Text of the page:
Students get in touch with the art scene at Dartmouth in Hood After 5 event

Put on termly by the Museum Club, the event featured live music, gallery chats and art activities.

by Armita Mirkarimi | 2/22/22 2:05am

Source: Lars Blackmore

Hood After 5, an event marketed as “for students, by students,” took place Friday, Feb. 18 in the Hood Museum of Art. Museum Club members spotlighted works from the “This Land: American Engagement with the Natural World” exhibition, set up art-making activity stations and provided live entertainment for student attendees. 

Campus engagement intern Alice Crow ’22 coordinated the event with members of the Museum Club.

“The Hood is a professional place, but events like Hood After 5 make it more accessible to everyday students,” Crow said.

The Barbaloot Suits played live jazz as students made buttons from pictures of Hood pieces featured in the Hood Museum of Art Quarterly.

After hearing about the event from previous terms, Jimena Perez ’23 said she spontaneously attended Hood After 5. 

“I was working in the Hop and looking for a study break when I heard the music, and decided to come check it out,” Perez said. “Now, I’m making buttons with Barbara Streisand’s portraits from the golden age of cinema gallery.”

Ellie McLaughlin ’25, a member of Museum Club, helped plan the event and volunteered checking people in.

McLaughlin noted that not only has she learned more about art and found a community, but she has enjoyed encouraging other students to become more involved with the Hood. 

Museum Club also highlighted pieces from the Slack Gallery, reproducing them on reference sheets available in the Hood’s atrium in order to inspire origami creations. Attendees made origami flowers, butterflies and frogs based on features of artworks in the gallery. 

Reyna Santoyo ’23 said that she comes to the Hood often but never interacted with the pieces in the Slack Gallery intimately until the Hood After 5. 

“I love Isabella Kirkland’s ‘Gone’ piece,” Santoyo said. “I look at the [print] every time I come to the gallery, but I’ve never made origami-inspired before. Now, I love the piece even more.” 

Hood After 5 integrated the “This Land: American Engagement with the Natural World” exhibition with a separate activity station where students answered the prompt, “What land holds special meaning for you?” through drawings and sketches.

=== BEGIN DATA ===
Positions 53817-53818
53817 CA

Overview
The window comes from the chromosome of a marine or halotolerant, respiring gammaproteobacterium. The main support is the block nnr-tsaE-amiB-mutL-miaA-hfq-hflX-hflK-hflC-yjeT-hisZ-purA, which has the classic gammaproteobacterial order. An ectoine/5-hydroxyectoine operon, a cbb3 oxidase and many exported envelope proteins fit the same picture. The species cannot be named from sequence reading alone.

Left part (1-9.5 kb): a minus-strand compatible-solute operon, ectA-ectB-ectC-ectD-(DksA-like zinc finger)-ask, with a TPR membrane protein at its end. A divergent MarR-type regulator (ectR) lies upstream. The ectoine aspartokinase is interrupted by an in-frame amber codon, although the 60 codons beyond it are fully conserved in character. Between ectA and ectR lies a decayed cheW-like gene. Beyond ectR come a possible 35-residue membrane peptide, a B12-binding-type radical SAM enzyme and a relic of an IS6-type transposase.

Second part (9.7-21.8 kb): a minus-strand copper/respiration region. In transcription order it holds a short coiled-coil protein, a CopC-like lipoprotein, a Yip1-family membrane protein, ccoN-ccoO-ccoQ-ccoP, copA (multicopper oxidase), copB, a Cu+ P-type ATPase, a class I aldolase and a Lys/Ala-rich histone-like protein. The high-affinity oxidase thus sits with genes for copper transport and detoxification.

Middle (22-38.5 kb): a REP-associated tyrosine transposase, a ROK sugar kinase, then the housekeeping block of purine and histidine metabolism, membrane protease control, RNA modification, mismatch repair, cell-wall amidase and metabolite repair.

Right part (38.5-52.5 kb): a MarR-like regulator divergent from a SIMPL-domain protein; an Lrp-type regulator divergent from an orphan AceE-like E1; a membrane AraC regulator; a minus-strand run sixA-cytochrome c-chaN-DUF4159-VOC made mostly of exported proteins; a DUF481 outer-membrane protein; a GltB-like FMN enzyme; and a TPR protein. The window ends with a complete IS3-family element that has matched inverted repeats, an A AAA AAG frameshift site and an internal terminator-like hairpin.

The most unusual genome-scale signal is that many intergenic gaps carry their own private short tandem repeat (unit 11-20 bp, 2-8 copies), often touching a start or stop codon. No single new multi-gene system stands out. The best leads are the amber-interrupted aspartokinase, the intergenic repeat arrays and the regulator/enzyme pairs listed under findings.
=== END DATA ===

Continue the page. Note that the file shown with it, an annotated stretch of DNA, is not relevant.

Shefali Gladson ’16 MPH’22 created a collage to answer the prompt. 

“It’s been nice to reflect and make some art with friends around,” Gladson said. “It’s been so cold out and the vibes are chill and cozy here. I’m not really into art, but it’s good to take a break and make a collage and reflect on what different places mean to me.” 

Hood campus engagement coordinator and Museum Club advisor Isadora Italia said she tries to provide a space for students to take a break from their busy lives and use art to relax. 

“We always try to have the social component of doing hands-on activities,” Italia said. “We found that having music and then the gallery component creates a comfortable atmosphere for students.” 

When the museum reopened in 2019, after a three year renovation and expansion, Museum Club helped host a student-oriented opening party that brought in more than 1,000 students, according to Italia. That success is what continues to inspire the Hood After 5 events, she said.

Museum Club members also offered gallery chats in which they explained the history, context and overall message of seven works spread throughout the Museum. 

Anastasia Bryan ’24, who attended the event, was intent on learning more about a piece by Faith Ringgold called “United States of Attica.”

“It’s always more fun to have kids your age explain art to you,” Bryan said. “It’s just easier to understand and I feel like I learn more.”

Crow added that having student-led gallery talks makes interacting with art less intimidating.

“They’re not necessarily vetted art history majors or anything like that,” Crow said. “They’re just people that work hard in what they’re interested in.”

Italia also noted that lowering the stakes of visiting the museum encourages more meaningful interaction between students and the art.

“You don’t have to stay there for five hours and become an expert on it,” Italia said. “You don’t even have to come to the event for the full two hours. You can walk in, spend five minutes and just have an experience in the galleries.”